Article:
BBC History Magazine

BBC History Magazine February 2020

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BBC History Magazine aims to shed new light on the past to help you make more sense of the world today. Fascinating stories from contributors are the leading experts in their fields, so whether they're exploring Ancient Egypt, Tudor England or the Second World War, you'll be reading the latest, most thought-provoking historical research. BBC History Magazine brings history to life with informative, lively and entertaining features written by the world's leading historians and journalists and is a captivating read for anyone who's interested in the past.

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United Kingdom
Immediate Media Company London Limited
5,97 €(IVA inc.)
55,01 €(IVA inc.)
13 Números

en este número

1 min.

“ ‘I know I have the body of a weak and feeble woman; but I have the heart and stomach of a king, and of a king of England too.’ Elizabeth I’s speech at Tilbury, in the face of the Spanish navy, is one of the best-known episodes in English history. But, as with so many other events that dominate our national narrative, has the true story of the Armada been overshadowed by legend? In this month’s cover feature, on page 50, Lucy Worsley sinks some of the abiding myths of the ‘miracle’ of 1588. This issue is published a few days before the 75th anniversary of the liberation of Auschwitz, a symbolic moment whose date now serves as the annual commemoration of the Holocaust. The BBC is marking the milestone…

1 min.
this issue’s contributors

Brian Fagan The Little Ice Age fascinates me as a vignette of people adapting to constantly changing climate conditions over several centuries. And they had no weather forecasts, nor central heating either! Brian reveals how the lives of Britons were transformed by the Little Ice Age on page 20 Stella Tillyard George IV has endured a terrible press since he acceded to the throne 200 years ago. Yet, as my latest book on the king reveals, he had strengths as well as those well-documented weaknesses. Stella brings the two, contrasting sides of George IV to life on page 34 Sundari Anitha Tired of encountering stereotypes of south Asian women as passive and domesticated, Ruth Pearson and I researched their historic contributions to the struggles for workers’ rights in the UK. Sundari Anitha and Ruth Pearson tell the story…

1 min.
bovine inspiration

A cave painting on the Indonesian island of Sulawesi could be the earliest figurative artwork ever discovered. Writing in the journal Nature, archaeologists from Griffith Universi- ty in Australia claim that the image – which depicts a buffalo being hunted by figures with spears (above) – is 44,000 years old. The painting forms part of a 5-metre-wide panel in a cave named Leang Bulu’Sipong 4, but it is not yet clear whether all the images in the panel were painted at different times or if they form a coherent story. Have a story? Please email Jon Bauckham at jon.bauckham@immediate.co.uk…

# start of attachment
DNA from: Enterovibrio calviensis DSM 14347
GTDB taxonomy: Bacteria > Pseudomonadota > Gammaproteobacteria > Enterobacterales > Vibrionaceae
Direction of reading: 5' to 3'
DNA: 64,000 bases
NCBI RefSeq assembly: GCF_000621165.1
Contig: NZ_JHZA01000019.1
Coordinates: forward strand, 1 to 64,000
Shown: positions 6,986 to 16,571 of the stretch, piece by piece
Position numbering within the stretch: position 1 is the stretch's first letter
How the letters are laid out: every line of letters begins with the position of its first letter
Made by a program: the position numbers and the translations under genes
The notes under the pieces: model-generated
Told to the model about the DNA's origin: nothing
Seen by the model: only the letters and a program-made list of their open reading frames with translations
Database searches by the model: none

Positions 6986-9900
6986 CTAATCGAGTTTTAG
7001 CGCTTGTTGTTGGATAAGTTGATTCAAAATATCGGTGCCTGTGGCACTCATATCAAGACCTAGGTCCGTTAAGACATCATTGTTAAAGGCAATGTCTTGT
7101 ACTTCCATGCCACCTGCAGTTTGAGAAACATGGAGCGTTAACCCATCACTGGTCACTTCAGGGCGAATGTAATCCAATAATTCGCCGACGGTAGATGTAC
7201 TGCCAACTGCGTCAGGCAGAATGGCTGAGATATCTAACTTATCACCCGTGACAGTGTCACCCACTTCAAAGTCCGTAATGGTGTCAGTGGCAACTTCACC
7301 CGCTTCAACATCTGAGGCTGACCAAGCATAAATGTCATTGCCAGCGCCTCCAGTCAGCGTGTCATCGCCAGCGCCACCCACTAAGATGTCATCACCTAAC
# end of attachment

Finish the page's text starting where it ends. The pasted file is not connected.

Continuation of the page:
2 min.
back in time for dinner

It’s always fascinating when historians pose questions on Twitter, so when Janina Ramirez (@DrJaninaRamirez) asked her followers who their ideal historical dinner party guest would be, people gladly obliged. In doing so, they perhaps revealed as much about themselves and their own interests as about their guests. Kicking off the conversation, architectural historian Jonathan Foyle (@JonathanFoyle) had a very specific man in mind. “George Shaw of Uppermill,” he declared, in reference to the Victorian antiquarian who unwittingly purchased a four-poster once owned by Henry VII. “I want to ask him which house he went to near Huddersfield in 1842 to inspect a dilapidated old bed.” Looking to more famous historical figures, Alice Roberts (@theAliceRoberts) selected the English fossil collector, dealer and palaeontologist Mary Anning, while Sharon Bennett Connolly (@Thehistorybits) picked medieval landowner…

1 min.
ireland to ‘rebuild’ lost archive

A huge archive of historic records destroyed during the Irish Civil War is to be digitally recreated thanks to a new virtual reality project. Supported by a €2.5m (£2.1m) grant from the Irish government, the ‘Beyond 2022’ initiative aims to build a 3D replica of the former Public Record Office in Dublin, which was set ablaze during fighting on 30 June 1922. Due to be unveiled on the centenary of the fire in 2022, the digital model will enable researchers to access thousands of ‘lost’ records, pieced together using duplicates and transcripts of material scattered across the globe. Highlights among the resurrected collections will include English state papers relating to the governance of Ireland dating back to the 13th century, plus two religious censuses listing people’s faiths in 1740 and 1766. Already, more than…

1 min.
a good month for...

LAVATORY HISTORY An 83-year-old toilet roll (above) has been voted ‘Object of the Year’ by Hertfordshire residents. The unusual artefact, from the Garden City Collection in Letchworth, beat 10 other items to win the accolade at the Hertfordshire Association of Museums Awards 2019. CHEWING GUM Scientists have created a genetic portrait of a woman who lived nearly 6,000 years ago thanks to a piece of Neolithic ‘chewing gum’ found in Denmark. DNA and food fragments preserved in the birch tar reveals she had dark hair and blue eyes and had eaten a meal of duck and hazelnuts.…